Apparently, politicians know more than the Indiana DNR when it comes to rifles for deer hunting.
In a collective slap to the face of all Indiana deer hunters and the DNR, politicians in the Indiana legislature have legalized the use of rifles for deer hunting. It is a fact that most states have already legalized the use of rifles for deer, but Indiana has largely remained one of the states strongly against it for a variety of reasons. Now, it looks like Indiana outdoorsmen, and the men and women who are responsible for the Indiana deer herd, have our hands tied.
Just last year in 2015, the Indiana DNR hosted a year-long information session studying the possible effects of legalizing rifles in Indiana for deer. After very heavy opposition from hunters and everyday citizens, along with common sense efforts from the DNR, the change was overwhelmingly ruled against.
As soon as the bill was passed by politicians, the Indiana DNR quickly attempted to distance itself from this decision by posting this on their Facebook page.
House Bill 1231 was passed by the Indiana General Assembly this year and signed by the Governor. It was initiated by a state legislator and not the DNR. It allows the following high-powered rifles on private land only statewide, with a limit of no more than 10 cartridges (possessed in the field)…
Enter Rep. Lloyd Arnold, a republican from Leavenworth, Indiana. He was the author of House Bill 1231 which legalized the use of .243, .30-.30, .300, .30-06 and .308 caliber rifles. Even though I have no evidence to back this up, I have to wonder how much big insurance has to play in his re-election campaigns in the future. I’m not saying money bought this decision, but the desires of the voters sure didn’t have a say at all.
“We now have the legislature micromanaging the DNR and wildlife management and hunting methods,” said Doug Allman, spokesman for the Indiana Deer Hunters Association in a recent interview. “What’s next, fishing lures?”
Indiana’s deer herd has been knocked back to levels many hunters have not seen in years. In large part, politicians have been involved in opening extended doe only seasons after does have been bred and bucks have shed their antlers, as well as excessive tag limits for many counties. Despite cries from outdoorsmen across the state, another politician has decided what’s best for us all.
Considering most of northern Indiana consists of small patches of woods and extensive fields, a hunter with a .243 and a good scope could knock a buck down at 300 yards all day. That spells disaster for what deer herd Indiana has left.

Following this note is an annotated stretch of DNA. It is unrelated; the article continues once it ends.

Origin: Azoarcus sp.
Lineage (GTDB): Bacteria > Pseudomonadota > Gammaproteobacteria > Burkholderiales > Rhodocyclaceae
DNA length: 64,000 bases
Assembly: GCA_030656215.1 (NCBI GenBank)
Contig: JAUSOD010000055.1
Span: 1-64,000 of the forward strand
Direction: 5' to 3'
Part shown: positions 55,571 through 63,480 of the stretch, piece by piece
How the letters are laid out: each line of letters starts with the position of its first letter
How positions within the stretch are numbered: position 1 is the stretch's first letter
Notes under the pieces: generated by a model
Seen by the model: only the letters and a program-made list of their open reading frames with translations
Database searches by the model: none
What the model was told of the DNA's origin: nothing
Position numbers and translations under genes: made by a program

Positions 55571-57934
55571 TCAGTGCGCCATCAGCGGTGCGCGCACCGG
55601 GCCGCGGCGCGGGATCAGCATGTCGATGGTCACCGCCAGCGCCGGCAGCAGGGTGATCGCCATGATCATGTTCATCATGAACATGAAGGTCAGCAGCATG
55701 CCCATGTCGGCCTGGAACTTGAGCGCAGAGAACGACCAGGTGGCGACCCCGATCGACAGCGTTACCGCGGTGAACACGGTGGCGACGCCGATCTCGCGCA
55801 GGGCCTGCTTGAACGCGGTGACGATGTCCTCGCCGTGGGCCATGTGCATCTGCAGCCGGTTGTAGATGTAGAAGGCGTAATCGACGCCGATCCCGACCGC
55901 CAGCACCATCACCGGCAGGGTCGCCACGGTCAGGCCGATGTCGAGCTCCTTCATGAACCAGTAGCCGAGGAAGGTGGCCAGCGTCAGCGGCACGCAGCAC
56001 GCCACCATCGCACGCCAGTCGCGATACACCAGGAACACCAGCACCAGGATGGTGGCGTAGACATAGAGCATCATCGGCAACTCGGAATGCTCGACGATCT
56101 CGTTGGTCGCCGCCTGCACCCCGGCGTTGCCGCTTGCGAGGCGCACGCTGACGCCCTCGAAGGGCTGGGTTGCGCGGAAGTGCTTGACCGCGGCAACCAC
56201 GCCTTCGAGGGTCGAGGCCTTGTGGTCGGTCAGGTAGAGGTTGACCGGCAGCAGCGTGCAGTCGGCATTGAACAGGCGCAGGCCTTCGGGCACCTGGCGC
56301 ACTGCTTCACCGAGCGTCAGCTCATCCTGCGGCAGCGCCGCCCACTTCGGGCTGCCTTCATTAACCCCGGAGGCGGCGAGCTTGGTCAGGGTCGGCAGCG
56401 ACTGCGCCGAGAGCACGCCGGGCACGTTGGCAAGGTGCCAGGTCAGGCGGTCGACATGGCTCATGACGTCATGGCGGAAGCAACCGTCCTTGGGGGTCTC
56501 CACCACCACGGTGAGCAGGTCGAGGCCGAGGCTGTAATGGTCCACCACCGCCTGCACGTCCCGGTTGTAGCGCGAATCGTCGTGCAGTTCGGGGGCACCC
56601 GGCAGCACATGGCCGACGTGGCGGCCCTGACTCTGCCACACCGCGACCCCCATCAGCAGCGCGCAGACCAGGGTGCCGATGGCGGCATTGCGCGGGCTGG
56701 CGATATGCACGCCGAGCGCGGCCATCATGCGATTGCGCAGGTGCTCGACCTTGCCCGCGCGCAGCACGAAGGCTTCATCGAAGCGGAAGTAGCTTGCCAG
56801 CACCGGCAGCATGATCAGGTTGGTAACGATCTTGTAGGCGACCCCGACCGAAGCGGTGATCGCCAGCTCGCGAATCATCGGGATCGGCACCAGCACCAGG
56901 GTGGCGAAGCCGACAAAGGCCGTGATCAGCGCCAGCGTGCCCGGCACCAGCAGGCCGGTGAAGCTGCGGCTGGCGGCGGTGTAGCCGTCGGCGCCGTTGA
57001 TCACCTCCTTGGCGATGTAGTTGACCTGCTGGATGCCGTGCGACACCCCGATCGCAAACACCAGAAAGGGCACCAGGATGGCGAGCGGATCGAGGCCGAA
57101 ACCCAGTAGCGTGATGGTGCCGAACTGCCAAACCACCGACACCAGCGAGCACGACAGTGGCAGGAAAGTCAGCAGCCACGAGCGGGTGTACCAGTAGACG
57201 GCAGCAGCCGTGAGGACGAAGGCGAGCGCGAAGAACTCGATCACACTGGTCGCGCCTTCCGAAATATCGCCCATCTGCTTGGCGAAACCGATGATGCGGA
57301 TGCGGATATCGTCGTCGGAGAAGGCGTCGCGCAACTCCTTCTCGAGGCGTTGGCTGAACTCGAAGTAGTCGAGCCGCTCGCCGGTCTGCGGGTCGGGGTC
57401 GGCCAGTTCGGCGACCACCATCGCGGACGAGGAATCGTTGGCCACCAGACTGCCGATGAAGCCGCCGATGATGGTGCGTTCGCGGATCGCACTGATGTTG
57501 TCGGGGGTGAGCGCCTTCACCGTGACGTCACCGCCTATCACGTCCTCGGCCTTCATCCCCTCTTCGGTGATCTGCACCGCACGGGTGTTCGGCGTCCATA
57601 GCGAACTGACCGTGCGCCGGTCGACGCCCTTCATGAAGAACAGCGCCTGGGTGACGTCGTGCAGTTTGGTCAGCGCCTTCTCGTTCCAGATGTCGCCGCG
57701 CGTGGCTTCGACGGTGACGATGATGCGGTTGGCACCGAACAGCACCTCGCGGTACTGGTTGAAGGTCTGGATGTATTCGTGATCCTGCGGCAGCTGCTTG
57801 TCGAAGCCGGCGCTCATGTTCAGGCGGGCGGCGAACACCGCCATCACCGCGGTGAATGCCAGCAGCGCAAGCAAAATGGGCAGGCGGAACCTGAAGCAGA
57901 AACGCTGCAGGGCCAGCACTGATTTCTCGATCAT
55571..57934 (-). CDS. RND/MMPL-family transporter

“Rifles are allowed to be used for some animals in this state but you don’t have 250,000 hunters out there on opening weekend shooting, sometimes at running animals,” said Allman.
For example, check out this picture below. This is a typical Indiana scene. Here’s a deer herd with homes in the background. Do you believe 250,000 hunters would not take this 300 yard shot with those homes in the background?
In some of the woods where I hunt, I can see hunters from across the field. Knowing that they could possess the firepower to knock me out of my treestand from a ricochet is rather unsettling. However, don’t think for a second good old Rep. Arnold gave a second’s thought to that. He might have had dollar signs blocking his common sense.
Again, would one of the 250,000 hunters with an unknown amount of rifles take this shot?
You see, Rep. Arnold was cited as saying that because those types of accidents don’t happen in other states, Indiana hunters just don’t have anything to worry about.
Well Indiana, welcome to the 2016 deer season. Get ready for an open season of the ‘it’s brown it’s down’ philosophy from hunters playing right into big insurance and politician’s hands. Only now, it can happen at 300 or more yards. Who needs a treestand in northern Indiana counties? Just get a good scope and sit on a bucket 400 yards out in a cut field.
I think I’m going to skip deer season this year in my own style of protest. Missing revenue is the only message our politicians will get, considering it’s obviously not about the voice of the people.
Besides, our deer herd needs all the help it can get.